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Network World - Episode 1: Last week the administrators of 7,000 university websites were being called upon to change their .edu domain account passwords after a server security breach. Trouble was that the breach had been reported to the admins by Educause -- the non-profit higher-education IT group that runs .edu -- via an email that some recipients complained bore the familiar markings of a phishing attempt.
The notification was legit ... but so were the phishing concerns.
[ALSO: 15 of the worst data breaches]
The notification included links to a third-party website that made it "impossible to differentiate from a phishing e-mail," according to one Educause member. Another initially sounding the alarm was Purdue computer science professor and security expert Gene Spafford, who in a listserv reply called the email "a reasonably good fake and some people are likely to fall for it."
Spafford expounded on his concern in a subsequent email to me:
"Organizations should structure their email to reinforce avoidance of 'phishing' email," he said. "Thus, including clickable links and using links to unidentified third parties should be avoided, because these are standard in phishing email.
"The EDUCAUSE (password) reset message was especially egregious because it so resembled a standard phishing approach: 'Your password needs to be reset now! Click on the following!' where the embedded link went to a third-party site with 'educause' embedded in the URL along with a sequence of meaningless characters. Given what is known about phishing and user behavior, this was bad form. For an education-oriented organization to do this is particularly troubling."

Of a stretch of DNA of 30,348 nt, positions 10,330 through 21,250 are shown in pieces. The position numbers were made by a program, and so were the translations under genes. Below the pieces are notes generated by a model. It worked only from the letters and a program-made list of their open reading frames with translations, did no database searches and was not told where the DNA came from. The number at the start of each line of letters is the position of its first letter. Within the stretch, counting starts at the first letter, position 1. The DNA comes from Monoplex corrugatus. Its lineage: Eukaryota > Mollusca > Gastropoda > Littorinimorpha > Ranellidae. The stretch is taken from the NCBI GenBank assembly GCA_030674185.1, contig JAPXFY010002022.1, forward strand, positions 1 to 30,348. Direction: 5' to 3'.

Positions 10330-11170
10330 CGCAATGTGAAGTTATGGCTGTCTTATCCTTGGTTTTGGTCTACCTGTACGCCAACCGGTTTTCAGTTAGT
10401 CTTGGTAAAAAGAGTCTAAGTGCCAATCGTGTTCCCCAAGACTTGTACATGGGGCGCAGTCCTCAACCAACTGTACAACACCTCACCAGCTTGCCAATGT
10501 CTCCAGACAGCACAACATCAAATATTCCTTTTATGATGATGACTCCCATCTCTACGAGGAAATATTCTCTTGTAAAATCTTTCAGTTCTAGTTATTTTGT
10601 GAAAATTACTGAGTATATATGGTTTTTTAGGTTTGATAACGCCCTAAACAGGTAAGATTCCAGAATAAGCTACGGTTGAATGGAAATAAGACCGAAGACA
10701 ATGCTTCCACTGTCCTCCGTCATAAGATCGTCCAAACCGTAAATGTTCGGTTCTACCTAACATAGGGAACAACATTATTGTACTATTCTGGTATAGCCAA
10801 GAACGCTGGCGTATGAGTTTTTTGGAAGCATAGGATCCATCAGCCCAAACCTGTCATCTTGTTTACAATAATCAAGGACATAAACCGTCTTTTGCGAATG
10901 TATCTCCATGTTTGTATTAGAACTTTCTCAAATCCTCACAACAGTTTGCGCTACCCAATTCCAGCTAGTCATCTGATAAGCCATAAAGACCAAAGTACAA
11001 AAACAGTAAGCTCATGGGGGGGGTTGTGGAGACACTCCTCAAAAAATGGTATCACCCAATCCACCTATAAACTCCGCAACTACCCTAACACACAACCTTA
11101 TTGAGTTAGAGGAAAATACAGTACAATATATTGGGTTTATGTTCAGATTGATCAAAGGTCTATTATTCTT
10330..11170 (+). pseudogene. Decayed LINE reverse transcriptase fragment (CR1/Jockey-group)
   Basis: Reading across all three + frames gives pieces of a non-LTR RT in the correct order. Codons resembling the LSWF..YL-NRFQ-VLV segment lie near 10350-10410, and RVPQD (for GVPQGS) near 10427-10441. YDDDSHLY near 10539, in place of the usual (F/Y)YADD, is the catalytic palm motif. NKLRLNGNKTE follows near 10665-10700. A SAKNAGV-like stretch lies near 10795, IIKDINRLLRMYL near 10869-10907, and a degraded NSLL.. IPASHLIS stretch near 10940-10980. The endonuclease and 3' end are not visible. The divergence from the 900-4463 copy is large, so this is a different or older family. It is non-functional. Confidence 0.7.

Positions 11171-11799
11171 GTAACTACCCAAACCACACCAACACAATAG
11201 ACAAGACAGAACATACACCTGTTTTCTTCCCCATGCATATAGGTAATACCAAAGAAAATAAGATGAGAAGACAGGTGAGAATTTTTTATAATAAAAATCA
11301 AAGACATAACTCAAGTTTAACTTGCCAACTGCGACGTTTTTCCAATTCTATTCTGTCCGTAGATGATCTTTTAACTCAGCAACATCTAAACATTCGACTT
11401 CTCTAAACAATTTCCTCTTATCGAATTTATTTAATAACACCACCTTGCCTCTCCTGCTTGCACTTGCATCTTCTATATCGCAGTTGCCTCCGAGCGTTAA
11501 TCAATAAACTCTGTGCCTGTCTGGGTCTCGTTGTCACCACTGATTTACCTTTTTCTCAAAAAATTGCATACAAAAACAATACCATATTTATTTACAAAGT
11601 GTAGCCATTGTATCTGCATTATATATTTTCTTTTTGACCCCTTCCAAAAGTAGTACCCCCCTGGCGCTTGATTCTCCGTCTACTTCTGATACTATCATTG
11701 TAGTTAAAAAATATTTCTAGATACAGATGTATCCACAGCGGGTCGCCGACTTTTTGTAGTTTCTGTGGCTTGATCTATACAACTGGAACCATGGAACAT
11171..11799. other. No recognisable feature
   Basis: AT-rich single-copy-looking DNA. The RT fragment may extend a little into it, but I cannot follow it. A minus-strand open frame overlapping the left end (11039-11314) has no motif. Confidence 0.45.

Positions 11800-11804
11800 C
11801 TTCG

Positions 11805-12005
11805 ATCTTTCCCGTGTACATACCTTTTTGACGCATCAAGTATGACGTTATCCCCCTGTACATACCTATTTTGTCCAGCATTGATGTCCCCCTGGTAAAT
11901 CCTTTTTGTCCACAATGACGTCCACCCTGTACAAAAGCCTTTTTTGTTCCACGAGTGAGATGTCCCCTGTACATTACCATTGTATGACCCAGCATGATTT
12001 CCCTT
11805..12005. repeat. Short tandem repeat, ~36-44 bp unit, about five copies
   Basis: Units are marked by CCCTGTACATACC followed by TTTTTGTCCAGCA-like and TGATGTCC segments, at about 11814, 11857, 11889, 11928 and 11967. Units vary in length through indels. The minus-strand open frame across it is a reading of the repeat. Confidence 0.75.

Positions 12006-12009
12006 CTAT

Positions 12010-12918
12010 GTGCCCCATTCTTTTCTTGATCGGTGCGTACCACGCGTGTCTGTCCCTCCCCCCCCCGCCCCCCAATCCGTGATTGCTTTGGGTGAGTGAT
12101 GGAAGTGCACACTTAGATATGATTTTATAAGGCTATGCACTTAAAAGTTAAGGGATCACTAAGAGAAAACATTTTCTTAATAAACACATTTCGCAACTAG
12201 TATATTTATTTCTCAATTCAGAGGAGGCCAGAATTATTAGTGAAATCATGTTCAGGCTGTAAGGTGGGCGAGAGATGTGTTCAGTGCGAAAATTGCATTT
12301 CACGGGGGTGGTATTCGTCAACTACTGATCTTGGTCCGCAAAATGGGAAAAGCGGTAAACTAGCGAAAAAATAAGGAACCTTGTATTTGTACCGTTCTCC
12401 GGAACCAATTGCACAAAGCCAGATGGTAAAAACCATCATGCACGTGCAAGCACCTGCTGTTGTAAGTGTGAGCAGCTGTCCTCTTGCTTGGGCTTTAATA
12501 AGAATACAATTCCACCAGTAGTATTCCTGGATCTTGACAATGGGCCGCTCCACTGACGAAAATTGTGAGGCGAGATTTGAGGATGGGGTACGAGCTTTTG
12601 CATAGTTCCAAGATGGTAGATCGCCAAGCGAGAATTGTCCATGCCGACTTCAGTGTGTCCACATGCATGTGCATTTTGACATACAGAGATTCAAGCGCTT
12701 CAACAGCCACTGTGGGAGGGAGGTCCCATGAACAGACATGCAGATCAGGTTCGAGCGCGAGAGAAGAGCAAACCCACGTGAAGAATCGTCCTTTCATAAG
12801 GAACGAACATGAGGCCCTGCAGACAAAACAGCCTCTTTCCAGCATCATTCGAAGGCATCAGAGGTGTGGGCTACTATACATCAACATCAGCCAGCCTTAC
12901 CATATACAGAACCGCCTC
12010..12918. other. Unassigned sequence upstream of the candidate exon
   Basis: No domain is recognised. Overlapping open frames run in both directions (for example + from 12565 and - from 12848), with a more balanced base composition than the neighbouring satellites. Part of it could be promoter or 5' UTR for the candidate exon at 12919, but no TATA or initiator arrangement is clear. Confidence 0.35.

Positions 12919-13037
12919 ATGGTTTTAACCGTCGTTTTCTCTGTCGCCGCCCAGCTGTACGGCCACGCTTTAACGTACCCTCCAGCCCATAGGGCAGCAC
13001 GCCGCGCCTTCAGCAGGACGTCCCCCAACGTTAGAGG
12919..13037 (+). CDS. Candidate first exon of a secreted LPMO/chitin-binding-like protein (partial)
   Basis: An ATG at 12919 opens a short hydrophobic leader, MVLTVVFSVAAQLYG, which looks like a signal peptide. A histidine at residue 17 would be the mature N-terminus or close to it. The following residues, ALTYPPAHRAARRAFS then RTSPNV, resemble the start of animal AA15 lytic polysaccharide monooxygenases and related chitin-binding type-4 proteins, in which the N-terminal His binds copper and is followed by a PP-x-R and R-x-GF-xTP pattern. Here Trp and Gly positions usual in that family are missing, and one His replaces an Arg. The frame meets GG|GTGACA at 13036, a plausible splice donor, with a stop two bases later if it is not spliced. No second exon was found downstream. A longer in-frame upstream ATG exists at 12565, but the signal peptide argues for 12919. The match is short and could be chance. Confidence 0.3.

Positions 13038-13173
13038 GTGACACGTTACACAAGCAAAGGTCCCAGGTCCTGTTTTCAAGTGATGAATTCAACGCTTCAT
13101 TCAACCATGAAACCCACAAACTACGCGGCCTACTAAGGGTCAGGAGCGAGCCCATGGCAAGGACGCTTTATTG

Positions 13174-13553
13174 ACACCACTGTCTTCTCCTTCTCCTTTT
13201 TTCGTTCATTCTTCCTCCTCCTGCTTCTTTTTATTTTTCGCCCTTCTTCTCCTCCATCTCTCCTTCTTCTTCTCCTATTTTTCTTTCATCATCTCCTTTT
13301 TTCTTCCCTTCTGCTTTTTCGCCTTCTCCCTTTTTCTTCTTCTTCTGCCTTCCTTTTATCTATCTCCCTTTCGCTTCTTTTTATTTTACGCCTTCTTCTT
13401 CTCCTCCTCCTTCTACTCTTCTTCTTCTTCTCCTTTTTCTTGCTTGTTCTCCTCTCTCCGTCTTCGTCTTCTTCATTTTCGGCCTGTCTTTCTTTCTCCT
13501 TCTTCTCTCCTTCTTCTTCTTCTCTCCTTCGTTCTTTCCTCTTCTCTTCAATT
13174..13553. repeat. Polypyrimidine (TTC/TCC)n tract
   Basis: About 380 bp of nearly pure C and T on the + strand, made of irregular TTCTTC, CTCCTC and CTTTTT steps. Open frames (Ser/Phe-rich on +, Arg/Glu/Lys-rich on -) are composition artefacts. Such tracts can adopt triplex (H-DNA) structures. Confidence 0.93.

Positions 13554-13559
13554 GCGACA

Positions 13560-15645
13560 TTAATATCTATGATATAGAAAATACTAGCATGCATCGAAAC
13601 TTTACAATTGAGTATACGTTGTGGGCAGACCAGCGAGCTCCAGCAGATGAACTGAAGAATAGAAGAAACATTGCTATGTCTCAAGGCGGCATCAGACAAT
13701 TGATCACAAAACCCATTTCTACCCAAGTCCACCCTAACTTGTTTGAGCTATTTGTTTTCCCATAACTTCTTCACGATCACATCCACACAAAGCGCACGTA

Episode 2: Fed up with phishers using Google Forms to commandeer campus email accounts as spam engines, Oxford University recently blocked access to Google Docs for two-and-a-half hours in what it called an "extreme action" designed to get the attention of both its users and Google.
Well, the ill-conceived move generated attention, all right, mostly in the form of widespread complaints from those affected, as well as criticism from outside network professionals.
From a lengthy Oxford blog post attempting to explain the decision: "Seeing multiple such incidents the other afternoon tipped things over the edge. We considered these to be exceptional circumstances and felt that the impact on legitimate University business by temporarily suspending access to Google Docs was outweighed by the risks to University business by not taking such action. ... A temporary block would get users' attention and, we hoped, serve to moderate the 'chain reaction.' "
They apparently got more than they had bargained for.
"It is fair to say that the impact on legitimate business was greater than anticipated, in part owing to the tight integration of Google Docs into other Google services."
While there was no shortage of sympathy expressed regarding the reality of the problem, rejection of Oxford's chosen course of action was universal near as I could tell. Here's one example plucked from the comments on the university's blog post: "Aren't you guys closing the wrong door? If the spam problem is volume, why not implement an email quota for your users? 100 emails a day? Come on guys, if a university of your prestige can't deal with that, who can?"